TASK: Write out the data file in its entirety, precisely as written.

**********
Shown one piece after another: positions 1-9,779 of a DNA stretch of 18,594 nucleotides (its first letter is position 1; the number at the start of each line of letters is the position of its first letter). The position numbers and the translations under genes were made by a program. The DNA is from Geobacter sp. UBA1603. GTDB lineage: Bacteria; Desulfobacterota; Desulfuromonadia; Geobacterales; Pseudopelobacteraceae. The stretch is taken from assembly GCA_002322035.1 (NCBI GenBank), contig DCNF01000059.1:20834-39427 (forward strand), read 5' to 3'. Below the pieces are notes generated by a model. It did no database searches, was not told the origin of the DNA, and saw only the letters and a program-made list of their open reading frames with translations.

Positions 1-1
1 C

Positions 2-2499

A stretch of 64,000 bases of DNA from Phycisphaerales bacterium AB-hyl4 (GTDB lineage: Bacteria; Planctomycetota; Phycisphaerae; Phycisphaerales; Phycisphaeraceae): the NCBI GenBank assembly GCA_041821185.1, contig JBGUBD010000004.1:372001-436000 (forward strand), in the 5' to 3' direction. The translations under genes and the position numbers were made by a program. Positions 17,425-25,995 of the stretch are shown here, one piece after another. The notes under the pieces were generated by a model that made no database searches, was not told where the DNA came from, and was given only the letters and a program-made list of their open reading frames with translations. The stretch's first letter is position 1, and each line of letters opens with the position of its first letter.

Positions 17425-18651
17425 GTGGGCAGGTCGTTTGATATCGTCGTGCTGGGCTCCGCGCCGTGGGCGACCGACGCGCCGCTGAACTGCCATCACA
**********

Shown one piece after another: positions 1-9,779 of a DNA stretch of 18,594 nucleotides (its first letter is position 1; the number at the start of each line of letters is the position of its first letter). The position numbers and the translations under genes were made by a program. The DNA is from Geobacter sp. UBA1603. GTDB lineage: Bacteria; Desulfobacterota; Desulfuromonadia; Geobacterales; Pseudopelobacteraceae. The stretch is taken from assembly GCA_002322035.1 (NCBI GenBank), contig DCNF01000059.1:20834-39427 (forward strand), read 5' to 3'. Below the pieces are notes generated by a model. It did no database searches, was not told the origin of the DNA, and saw only the letters and a program-made list of their open reading frames with translations.

Positions 1-1
1 C

Positions 2-2499

A stretch of 64,000 bases of DNA from Phycisphaerales bacterium AB-hyl4 (GTDB lineage: Bacteria; Planctomycetota; Phycisphaerae; Phycisphaerales; Phycisphaeraceae): the NCBI GenBank assembly GCA_041821185.1, contig JBGUBD010000004.1:372001-436000 (forward strand), in the 5' to 3' direction. The translations under genes and the position numbers were made by a program. Positions 17,425-25,995 of the stretch are shown here, one piece after another. The notes under the pieces were generated by a model that made no database searches, was not told where the DNA came from, and was given only the letters and a program-made list of their open reading frames with translations. The stretch's first letter is position 1, and each line of letters opens with the position of its first letter.

Positions 17425-18651
17425 GTGGGCAGGTCGTTTGATATCGTCGTGCTGGGCTCCGCGCCGTGGGCGACCGACGCGCCGCTGAACTGCCATCACA